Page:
Teaching With Literature and Technology

Why is it common knowledge that every single snowflake is unique? Who had the time to figure this out?

The fact lies in the historical story of “Snowflake Bentley.” Wilson A. Bentley (1865-1931) was a man who loved snow and went on to extensively study and photograph snowflakes.

The story of his life is documented in “Snowflake Bentley” by Jacqueline Briggs Martin. This book combines biographical data with scientific information. The illustrations are spectacular and the book is a Caldecott winner.

His story is one of discovery, yet also perseverance. Imagine the work that goes into trying to capture a photograph of a snowflake. Then add to that the time era he was working in and the technology tools he had available.

After reading about Snowflake Bentley the fun continues. By visiting the website of the museum that honors him, the snowflakes that he photographed are available to view. One by one, the snowflakes can be viewed and the intricate details exposed. Snowflake Bentley’s dream was to be able to share his passion of snowflakes with the world. If he were alive today he’d be greatly impressed with the ability of everyone in the world to view his work through the internet.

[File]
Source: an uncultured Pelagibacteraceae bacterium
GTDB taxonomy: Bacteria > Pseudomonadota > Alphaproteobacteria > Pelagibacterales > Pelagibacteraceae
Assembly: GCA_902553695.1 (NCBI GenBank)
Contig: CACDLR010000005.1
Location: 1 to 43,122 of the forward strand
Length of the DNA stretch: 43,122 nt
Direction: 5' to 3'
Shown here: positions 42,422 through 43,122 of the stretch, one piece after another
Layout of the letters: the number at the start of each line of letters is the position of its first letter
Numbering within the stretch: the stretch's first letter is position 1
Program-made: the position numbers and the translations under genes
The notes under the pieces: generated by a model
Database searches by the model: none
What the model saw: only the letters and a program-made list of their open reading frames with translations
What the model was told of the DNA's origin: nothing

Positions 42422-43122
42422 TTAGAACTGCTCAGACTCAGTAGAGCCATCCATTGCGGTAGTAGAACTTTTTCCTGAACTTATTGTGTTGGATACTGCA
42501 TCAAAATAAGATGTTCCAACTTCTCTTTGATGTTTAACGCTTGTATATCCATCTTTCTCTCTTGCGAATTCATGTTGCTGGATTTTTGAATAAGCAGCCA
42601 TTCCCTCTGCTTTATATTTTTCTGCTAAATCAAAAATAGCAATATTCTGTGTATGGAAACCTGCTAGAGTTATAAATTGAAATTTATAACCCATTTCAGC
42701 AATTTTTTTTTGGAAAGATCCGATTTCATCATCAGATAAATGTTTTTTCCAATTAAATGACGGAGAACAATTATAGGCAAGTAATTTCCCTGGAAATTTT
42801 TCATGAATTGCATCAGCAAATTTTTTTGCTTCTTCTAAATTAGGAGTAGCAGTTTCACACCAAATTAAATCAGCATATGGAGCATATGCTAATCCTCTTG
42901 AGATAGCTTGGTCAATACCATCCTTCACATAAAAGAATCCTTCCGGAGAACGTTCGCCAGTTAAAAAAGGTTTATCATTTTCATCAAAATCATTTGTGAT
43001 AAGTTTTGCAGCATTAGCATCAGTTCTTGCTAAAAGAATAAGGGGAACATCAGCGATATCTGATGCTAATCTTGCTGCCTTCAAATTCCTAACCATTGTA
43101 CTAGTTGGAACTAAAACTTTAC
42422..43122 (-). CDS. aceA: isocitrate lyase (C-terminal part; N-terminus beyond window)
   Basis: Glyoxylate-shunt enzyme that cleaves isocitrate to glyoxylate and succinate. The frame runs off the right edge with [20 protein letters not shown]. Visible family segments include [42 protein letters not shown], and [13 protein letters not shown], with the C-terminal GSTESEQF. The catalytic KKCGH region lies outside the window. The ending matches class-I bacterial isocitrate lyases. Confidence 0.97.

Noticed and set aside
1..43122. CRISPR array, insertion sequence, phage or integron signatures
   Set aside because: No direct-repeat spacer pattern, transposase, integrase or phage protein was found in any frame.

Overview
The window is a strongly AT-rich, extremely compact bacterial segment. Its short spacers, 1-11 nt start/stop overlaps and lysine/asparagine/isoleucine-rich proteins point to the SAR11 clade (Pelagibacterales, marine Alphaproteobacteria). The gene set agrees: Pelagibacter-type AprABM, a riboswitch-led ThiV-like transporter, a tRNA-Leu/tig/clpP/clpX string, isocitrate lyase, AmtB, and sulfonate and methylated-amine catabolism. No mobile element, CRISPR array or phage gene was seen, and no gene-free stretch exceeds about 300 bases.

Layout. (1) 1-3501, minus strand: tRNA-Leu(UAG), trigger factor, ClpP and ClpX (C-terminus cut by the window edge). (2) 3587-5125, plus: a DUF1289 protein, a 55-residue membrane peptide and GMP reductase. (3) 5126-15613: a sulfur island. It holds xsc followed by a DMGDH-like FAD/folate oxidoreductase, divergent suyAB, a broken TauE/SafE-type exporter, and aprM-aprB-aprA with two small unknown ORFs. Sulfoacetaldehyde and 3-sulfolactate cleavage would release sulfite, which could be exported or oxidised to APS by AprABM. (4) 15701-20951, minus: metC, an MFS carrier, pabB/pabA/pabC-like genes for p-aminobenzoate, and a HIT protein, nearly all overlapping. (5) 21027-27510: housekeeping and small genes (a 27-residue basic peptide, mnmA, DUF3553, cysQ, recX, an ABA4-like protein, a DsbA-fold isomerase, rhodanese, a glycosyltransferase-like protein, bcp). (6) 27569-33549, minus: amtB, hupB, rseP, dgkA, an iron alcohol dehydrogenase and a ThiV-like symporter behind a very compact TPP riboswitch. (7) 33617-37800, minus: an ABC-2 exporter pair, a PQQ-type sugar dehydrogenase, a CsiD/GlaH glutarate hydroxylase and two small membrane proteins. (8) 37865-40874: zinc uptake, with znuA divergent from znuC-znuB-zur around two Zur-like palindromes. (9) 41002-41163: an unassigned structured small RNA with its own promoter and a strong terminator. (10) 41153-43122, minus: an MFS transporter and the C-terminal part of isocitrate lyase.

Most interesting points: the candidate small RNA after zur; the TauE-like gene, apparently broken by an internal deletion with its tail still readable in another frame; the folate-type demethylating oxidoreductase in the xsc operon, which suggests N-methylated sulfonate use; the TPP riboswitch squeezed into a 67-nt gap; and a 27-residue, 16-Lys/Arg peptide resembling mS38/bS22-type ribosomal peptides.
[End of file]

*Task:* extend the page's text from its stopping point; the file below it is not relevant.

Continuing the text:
Besides being able to view the snowflake photographs, the internet makes it possible for people today to create virtual snowflakes. Fold the paper, cut little chunks out, open to see what you’ve made, and then continue to cut some more. All of this can be accomplished without a single paper scrap on the floor! Students love to make virtual snowflakes all year round. It is one of their favorite websites to visit. Save some of the snowflakes and import them into your favorite software to add snowflake poetry or stories.

Snowflake Bentley is also an excellent example of how multiple genres can be mixed within one story. There are online resources that allow students to choose a topic and pieces of writing to create their own multi-genre page of writing.

The story of Snowflake Bentley (by Jacqueline Briggs Martin) is an excellent way to kick off any unit about snow, seasons, water cycle, or states of matter.